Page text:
Of late, you may have heard murmerings about whether Wellington should have “Trackless Trams” or “Light Rail”. This is a complex subject and certainly one in which none of us – none at all – are qualified to talk about, let alone make a decision on. Luckily, this is not a decision which needs to be made just yet, although soon would be a good idea.

But just in case – Justin case – i think that people should read this news item out of the latest issue I have of Trams and Urban Tramways, a magazine of which I confess I have a strong interest in sporadic buying (certainly makes a step up from Tunnels and Tunnelling Monthly which I used to read, and yes, you will notice that people into Public Transport are passionate about their subject. Well, most forms of Public Transport. There is, as far as I know, no magazine called Buses and Bendy Buses, nor a volume of Trackless Trams across the world. That’s either because no one is interested in reading about them, or because they don’t exist).

But in TAUT (do keep up: Trams and Urban Tramways) there has never yet been any information about the so-called “Trackless Trams” being touted by various people to the Council. Until now that is. In the latest issue of TAUT there is a small article:

Is Translohr’s future in doubt?

“Reports emerged in the French media in November that Alstom is to suspend production of the Translohr ‘tram’ system in 2019. Alstom acquired the rights to the guided bus technology in 2012 in order to fulfil a French Government wish for the technology to be demonstrated in Paris at a time when Lohr Industrie was in financial difficulty, but the rubber-tyred system has struggled to find orders. It has been installed in Clermont-Ferrand, Paris, Padova, Venezia-Metre, Shanghai, Tianjin and Medellin. Padua is reportedly trying to acquire 4-6 vehicles that are still available from the factory, while an agreement is under negotiation between operators which would guarantee spares until 2040.”

So I just thought I would check up on what exactly Translohr does, and so went to Wikipedia, where I found this choice little snippet about Translohr, under a heading Criticism:

“The Translohr system is more expensive than conventional trams or light rail systems, with higher building and operating costs.[citation needed] The 14 km (8.7 mi) Châtillon–Viroflay Line in Paris cost €27.4m per km, including infrastructure, improvements of the right-of-way, and the purchase of 28 STE6 vehicles.[4] In addition, due to the tyres constantly running over the same area of road, there is significant erosion of the roadway; this has already happened with Bombardier Guided Light Transit transit system, resulting in extensive repairs at significant cost to the operator. This adds to already high running costs. Ride quality is also said to be poor and is not much of an improvement over a standard bus[5] due to the four-wheeled design, whereas trams have trucks (bogies) with shock absorbers or springs.[citation needed]

The Translohr system has also suffered some derailments. The Tianjin system suffered a derailment on 20 August 2007, three months after its inauguration.[6] There were five derailments on Padua‘s new installation in 2007 before its inauguration,[7] and one on 22 April 2010[8] due to a misaligned switch.[9]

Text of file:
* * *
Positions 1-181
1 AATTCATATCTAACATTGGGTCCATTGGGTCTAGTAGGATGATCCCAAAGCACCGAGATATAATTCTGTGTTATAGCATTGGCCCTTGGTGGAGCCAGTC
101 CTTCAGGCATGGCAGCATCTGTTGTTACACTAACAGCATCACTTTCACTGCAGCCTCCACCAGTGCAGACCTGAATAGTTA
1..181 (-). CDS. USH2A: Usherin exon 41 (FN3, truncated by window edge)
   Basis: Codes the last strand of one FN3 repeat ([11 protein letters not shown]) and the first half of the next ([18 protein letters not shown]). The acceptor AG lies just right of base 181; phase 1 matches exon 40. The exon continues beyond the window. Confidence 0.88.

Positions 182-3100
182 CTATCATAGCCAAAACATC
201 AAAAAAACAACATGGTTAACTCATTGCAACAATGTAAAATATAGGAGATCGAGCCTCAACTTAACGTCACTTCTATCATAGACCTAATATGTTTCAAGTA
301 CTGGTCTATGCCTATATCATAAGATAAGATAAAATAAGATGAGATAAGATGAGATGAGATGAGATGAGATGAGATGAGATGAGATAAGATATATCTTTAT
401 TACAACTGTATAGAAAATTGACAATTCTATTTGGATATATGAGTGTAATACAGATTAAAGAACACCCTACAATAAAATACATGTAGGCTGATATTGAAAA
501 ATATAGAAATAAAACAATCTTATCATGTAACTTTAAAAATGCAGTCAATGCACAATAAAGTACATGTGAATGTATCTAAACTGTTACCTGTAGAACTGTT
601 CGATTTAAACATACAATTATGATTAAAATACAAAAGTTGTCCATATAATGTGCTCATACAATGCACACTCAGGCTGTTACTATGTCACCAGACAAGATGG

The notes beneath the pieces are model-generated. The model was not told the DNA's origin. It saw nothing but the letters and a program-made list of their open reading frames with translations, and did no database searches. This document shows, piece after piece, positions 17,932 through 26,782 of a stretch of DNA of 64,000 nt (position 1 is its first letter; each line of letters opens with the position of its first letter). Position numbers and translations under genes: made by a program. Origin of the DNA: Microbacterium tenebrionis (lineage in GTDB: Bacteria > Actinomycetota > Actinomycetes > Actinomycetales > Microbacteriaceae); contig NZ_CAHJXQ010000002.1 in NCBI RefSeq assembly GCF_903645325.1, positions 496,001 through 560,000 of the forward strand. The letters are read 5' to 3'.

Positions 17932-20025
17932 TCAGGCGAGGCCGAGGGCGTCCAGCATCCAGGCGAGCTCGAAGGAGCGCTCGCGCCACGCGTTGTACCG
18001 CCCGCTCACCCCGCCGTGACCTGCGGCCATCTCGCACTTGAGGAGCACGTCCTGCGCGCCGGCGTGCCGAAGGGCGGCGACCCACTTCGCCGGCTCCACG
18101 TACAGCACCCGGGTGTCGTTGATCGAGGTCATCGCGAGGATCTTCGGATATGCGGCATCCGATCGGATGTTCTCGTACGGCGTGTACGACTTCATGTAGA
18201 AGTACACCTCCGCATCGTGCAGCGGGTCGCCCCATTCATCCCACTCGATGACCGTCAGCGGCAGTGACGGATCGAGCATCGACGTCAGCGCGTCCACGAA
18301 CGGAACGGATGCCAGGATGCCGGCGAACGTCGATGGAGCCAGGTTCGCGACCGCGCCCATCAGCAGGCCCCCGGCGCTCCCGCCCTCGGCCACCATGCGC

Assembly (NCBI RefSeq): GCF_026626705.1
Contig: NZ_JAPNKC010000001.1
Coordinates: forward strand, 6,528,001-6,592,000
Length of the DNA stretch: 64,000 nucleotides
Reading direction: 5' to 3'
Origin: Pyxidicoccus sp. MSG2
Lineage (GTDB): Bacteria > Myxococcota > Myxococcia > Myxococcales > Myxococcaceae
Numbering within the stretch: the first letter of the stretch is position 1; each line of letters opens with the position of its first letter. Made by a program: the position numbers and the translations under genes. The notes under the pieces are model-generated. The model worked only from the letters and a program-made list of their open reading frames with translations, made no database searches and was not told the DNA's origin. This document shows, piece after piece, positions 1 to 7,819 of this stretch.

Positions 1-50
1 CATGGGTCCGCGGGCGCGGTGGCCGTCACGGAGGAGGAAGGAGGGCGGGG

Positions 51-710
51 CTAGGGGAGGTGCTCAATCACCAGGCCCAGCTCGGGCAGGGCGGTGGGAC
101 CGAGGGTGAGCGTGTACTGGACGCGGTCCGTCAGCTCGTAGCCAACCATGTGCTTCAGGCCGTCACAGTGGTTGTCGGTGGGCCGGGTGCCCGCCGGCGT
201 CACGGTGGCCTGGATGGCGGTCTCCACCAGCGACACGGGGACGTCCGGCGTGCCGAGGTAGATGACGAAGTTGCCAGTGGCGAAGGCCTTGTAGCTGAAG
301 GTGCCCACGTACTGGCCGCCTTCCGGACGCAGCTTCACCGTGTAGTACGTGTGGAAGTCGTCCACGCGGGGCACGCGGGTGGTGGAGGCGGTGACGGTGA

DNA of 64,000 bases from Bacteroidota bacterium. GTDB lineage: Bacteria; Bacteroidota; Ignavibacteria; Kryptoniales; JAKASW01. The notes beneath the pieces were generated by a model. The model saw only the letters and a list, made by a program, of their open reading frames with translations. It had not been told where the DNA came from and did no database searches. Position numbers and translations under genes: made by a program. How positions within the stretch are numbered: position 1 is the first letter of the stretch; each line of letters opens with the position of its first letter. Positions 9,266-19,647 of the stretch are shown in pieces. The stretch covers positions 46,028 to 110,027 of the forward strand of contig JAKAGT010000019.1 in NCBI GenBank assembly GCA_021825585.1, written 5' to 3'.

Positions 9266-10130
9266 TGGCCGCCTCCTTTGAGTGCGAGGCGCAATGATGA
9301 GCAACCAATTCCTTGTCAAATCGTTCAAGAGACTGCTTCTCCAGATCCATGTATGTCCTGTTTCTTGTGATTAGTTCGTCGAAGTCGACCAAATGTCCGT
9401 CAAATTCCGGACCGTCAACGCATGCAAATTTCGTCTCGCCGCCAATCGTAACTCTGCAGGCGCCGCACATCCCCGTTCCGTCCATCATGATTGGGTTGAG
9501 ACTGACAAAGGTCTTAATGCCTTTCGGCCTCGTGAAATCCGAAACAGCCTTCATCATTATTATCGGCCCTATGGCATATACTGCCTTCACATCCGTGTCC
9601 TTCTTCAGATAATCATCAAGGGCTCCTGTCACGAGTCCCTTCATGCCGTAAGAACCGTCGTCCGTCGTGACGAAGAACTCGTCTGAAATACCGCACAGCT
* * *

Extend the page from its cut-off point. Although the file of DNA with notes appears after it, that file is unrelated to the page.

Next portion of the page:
Critics of the system also point out that, unlike a conventional tramway, Translohr is a proprietary system, meaning that once it is installed, a city would face difficulties in buying vehicles from any manufacturer other than Lohr Industrie.[7][10] A standard tramway, on the other hand, can easily accommodate vehicles from multiple suppliers; Strasbourg, for example, chose the Citadis tram from Alstom in 2005 to supplement its existing Bombardier Eurotram fleet.”

Translohr is not the only trackless tram system of course – there is another, made by Bombardier:

Guided Light Transit (GLT, French: Transport sur Voie Réservée or TVR) is the name of guided bus technology and associated infrastructure designed and manufactured by Bombardier Transportation. It has been installed in two French cities: Nancy and Caen. As of 2018, only the Nancy system is in operation; the Caen system has been abandoned and will be rebuilt as a conventional tramway by 2019.[1]

Both of the systems in these cities are referred to as “tramways on tyres“, and in common with tram systems they use a surface guidance system and in normal operation are powered by electricity drawn from an overhead wire. However, while the vehicles are guided by a central guidance rail, they ride on rubber tyres, not on rails.

There are also likely to be systems from other manufacturers, probably in China, but what is evident from those two examples above, is that trackless trams are certainly not the “silver bullet” to solving public transport that their supporters claim they are, and indeed, they may just be an expensive waste of time and money. Supporters of trackless tram technology have been over telling our hapless Mayor that trackless trams could be one tenth of the cost of Light Rail – it would seem that this claim is simply total bullshit.

Of the two systems shown, made by Alstom and Bombardier, two of the world’s most experienced and prolific tram-makers, it looks as though both of them have given up making the “trackless tram” and are, in effect, walking away from the technology. Makes you wonder therefore – why would anyone ever bother to go down that route ?